Alexanders and Scotts, a Bramble
John M. Anderson
The briar pattern of this carpet, blown
up by all-fours inspection, clarified
like stars through the side of the eye: my mother
rambled down such stairs, the Scottish highlands
of Aunt Alice’s house in the Ozarks, playing mouse
with her first cousins, James and Leroy, her
mystery lovers. Banging palms on those yielding
thorns, Errol Flynn raids while the clock
clucked its long tongue at their antics
and the tall window in the attic ran
leaded rain. A stained Tennysonian tone
over all, though the depression was on,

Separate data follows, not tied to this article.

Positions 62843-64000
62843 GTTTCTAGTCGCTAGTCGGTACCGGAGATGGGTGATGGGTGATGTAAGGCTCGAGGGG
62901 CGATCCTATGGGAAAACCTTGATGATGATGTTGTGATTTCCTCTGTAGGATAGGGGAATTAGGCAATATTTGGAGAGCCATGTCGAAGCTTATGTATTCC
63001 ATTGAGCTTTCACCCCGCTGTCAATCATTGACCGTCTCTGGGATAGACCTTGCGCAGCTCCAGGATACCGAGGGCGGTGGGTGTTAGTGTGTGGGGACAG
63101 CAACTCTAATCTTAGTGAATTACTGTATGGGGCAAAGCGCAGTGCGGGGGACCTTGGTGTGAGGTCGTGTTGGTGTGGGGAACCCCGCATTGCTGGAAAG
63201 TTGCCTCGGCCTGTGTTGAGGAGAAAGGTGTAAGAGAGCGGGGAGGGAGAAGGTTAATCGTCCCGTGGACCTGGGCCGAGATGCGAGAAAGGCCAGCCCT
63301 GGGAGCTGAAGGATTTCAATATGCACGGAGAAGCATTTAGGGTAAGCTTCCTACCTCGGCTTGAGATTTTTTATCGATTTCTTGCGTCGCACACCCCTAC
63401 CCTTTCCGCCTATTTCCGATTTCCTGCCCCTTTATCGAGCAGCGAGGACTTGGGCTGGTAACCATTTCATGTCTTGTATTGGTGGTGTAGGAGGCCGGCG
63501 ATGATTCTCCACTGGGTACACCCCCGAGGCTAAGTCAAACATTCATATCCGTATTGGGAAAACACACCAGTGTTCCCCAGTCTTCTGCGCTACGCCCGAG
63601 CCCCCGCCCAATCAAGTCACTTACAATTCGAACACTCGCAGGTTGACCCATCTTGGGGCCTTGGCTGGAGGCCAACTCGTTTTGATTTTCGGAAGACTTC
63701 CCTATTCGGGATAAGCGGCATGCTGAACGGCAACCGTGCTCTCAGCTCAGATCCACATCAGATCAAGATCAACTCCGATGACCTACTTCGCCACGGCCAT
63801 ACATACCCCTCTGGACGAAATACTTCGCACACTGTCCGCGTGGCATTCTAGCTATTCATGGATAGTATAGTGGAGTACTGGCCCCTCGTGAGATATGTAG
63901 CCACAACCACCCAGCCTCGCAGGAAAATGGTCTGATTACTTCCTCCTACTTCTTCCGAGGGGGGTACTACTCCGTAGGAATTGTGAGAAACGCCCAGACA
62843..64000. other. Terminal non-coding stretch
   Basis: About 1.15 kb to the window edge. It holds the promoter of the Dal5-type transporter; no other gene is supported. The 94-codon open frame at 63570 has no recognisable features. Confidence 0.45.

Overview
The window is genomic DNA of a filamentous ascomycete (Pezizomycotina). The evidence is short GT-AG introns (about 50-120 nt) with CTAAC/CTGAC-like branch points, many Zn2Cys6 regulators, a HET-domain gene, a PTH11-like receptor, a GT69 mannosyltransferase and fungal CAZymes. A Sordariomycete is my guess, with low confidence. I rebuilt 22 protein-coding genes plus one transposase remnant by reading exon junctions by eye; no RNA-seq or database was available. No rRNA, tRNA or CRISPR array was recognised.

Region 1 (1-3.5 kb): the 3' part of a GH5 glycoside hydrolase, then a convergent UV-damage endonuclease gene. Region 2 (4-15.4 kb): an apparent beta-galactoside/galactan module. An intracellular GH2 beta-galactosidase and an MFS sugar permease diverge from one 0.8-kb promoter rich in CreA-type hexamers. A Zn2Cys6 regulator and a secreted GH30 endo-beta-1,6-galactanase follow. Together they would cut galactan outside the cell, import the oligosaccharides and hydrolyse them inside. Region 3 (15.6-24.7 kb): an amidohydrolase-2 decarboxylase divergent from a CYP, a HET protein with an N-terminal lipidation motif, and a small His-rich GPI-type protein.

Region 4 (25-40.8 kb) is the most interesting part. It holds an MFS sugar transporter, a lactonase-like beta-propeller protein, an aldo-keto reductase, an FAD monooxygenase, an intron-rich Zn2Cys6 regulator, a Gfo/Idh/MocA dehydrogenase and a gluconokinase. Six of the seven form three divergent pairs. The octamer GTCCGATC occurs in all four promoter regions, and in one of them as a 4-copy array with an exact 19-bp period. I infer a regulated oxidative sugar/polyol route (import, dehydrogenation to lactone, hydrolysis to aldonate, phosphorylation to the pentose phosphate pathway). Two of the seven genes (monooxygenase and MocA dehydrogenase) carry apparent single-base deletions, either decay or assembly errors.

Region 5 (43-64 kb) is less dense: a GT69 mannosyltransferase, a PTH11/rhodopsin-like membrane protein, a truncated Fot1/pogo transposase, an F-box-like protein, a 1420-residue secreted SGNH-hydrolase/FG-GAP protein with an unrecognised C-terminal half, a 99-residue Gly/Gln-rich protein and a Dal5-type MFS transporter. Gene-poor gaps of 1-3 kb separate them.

a War of Roses formality of plan and motif
of swept stone: The kitchen where the mice scrabbled
slabs of hard-crust bread into their milk teeth
and bubbling scared giggles turned
to ascend the long bluffs of stairs. Leroy
my mother loved, who grew into the youth
with hawk on hand in the Scotch-Guard
tapestry the wind blew. Drafted, he slipped
from his coon hounds, threw
a kiss from the bus. Cut
through a Korean minefield and went sky high.
My father, his commanding officer, arrived
not long after the news. Not a prince,
never a replacement. More than cousins—she winces—
they might have been twins.

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